It is one of the most annoying experiences you can have on a wintery slope. There you are, just getting your balance on a powder-perfect blue or red mountain run, settling yourself into your skis and preparing for a long run down a mountain. Then, suddenly… Whoosh: a column of helmet-wearing synchronised mini European ski ninjas zip past you in tight formation, close enough to make you lose your footing and your confidence, before they rocket off into the distance. The kids’ Alpine ski school is an infuriating phenomenon created by the French government (I suspect) to make us Brits feel like we don’t belong on the slopes. A reminder that we might have decent restaurants, eat goat’s cheese and drink good wine, but the mountains will always be theirs from birth.
But don’t be defeated. We can’t beat them, but we all know what we have to do: we need to get our littlers to start skiing early, and get them practising alongside the little French tots in the ski schools. Friends thought we were mad to do exactly that last winter. ‘Skiing’s not cheap,’ said one, ‘why risk coughing up for a trip that kids might not enjoy?’ But children love snow. They adore seeing it, throwing it, and being on it. If you start them early enough, before they can fully work their legs into a normal run away from the slopes, the thrill of sliding down a hill is so intense they could become addicted.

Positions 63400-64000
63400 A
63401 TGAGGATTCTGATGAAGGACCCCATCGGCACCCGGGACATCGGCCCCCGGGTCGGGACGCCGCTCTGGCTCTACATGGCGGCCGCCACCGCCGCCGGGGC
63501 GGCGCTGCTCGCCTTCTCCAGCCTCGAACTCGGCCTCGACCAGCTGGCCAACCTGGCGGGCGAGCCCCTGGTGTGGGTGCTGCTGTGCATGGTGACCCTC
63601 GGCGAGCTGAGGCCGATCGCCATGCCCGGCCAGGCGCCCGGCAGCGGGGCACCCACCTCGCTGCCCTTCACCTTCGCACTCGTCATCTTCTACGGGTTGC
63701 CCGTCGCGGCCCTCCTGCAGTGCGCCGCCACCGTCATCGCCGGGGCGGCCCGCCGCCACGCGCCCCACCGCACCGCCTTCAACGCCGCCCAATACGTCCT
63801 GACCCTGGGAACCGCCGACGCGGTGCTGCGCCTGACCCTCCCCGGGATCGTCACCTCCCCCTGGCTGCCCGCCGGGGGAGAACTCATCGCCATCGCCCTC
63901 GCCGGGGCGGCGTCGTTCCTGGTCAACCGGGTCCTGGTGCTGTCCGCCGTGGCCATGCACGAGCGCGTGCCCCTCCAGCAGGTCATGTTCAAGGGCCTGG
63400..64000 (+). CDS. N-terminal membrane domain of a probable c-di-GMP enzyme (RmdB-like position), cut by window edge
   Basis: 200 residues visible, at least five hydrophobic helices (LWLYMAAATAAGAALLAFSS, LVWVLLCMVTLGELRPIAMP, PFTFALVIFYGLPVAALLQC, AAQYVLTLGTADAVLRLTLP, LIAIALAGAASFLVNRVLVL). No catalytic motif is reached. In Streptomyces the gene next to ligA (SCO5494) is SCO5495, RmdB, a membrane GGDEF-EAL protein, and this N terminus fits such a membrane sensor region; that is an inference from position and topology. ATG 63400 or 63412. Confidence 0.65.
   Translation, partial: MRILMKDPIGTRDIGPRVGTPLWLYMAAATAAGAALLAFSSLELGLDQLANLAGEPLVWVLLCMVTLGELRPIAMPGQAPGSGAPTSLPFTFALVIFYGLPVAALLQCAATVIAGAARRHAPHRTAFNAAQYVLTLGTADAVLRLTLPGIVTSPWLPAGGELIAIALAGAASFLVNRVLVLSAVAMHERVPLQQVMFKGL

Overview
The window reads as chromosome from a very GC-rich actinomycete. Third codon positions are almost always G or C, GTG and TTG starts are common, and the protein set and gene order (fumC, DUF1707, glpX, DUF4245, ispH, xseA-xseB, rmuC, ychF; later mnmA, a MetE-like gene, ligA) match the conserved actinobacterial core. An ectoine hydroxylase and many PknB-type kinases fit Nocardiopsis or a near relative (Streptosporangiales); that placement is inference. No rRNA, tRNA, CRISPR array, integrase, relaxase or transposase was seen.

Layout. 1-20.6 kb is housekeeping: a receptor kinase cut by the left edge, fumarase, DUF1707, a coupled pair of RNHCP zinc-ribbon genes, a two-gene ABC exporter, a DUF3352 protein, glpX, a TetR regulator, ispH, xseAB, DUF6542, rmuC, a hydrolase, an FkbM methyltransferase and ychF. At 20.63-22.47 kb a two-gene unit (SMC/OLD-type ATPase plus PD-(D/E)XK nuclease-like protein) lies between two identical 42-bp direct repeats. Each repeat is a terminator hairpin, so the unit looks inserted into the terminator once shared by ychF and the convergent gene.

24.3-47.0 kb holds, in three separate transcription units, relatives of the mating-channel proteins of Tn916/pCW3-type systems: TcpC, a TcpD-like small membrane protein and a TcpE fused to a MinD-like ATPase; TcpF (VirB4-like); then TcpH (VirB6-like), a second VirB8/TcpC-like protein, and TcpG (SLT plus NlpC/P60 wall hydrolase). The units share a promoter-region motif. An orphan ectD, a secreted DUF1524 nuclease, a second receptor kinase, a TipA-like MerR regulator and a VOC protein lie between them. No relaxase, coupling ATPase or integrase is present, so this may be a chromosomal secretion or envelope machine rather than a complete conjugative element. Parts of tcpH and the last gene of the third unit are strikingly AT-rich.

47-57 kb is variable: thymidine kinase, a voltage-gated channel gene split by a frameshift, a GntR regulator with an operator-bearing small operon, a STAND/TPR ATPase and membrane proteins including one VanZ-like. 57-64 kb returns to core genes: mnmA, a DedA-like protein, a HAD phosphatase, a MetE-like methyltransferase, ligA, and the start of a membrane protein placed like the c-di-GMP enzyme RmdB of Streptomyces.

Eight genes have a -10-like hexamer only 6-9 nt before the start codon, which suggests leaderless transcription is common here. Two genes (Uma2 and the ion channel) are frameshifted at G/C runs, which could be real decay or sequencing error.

Our lad Jake was just three years old when we first took him skiing. We layered him like a Michelin man to avoid the cold, then set him loose. He stepped out tentatively at first, then quickly began to love the feeling of movement. But we were careful about where we picked. Saint-Véran in the French Alps was high enough to have plenty of great snow, and we made sure we found a hotel with a warm pool to enjoy before and after the slopes. You can swim through a plastic curtain at the L’Alta Peyra Hotel and into a section outdoors among the mountains. It was breathtakingly chilly, but visually spectacular. Everyone loved it.
On day two, we sent him off to school. The grizzled French ski instructors tasked with training 15 toddlers and under-10s looked like they’d drawn the short straw, or been given a punishment duty. But their gruff approach worked well. Kids didn’t get much of a chance to complain or whinge. Gravity was also rather useful. A gentle tap and the littlers were moving downhill, then sliding, and then, within just a couple of hours, skiing. I was astonished at how quickly my tiny complete beginner was able to control himself, turn, and stop.
The advantage of putting them into school is that they get to try it out in safety, of course, but also that parents can zip off and do a couple of runs, if you’re happy to leave them. Another great joy of the school for me, if I’m honest, was watching Jake zip past a couple of local French children who weren’t quite so sturdy or confident on the powder.
So, give it a go with your clan. After all, despite what those little ski ninjas might have you believe, the mountains belong to us all.
Simon Reeve has travelled extensively in more than 120 countries and presented multiple award-winning BBC TV series, including Australia, Sacred Rivers, Tropic Of Cancer and Indian Ocean. His last series was Caribbean. simonreeve.co.uk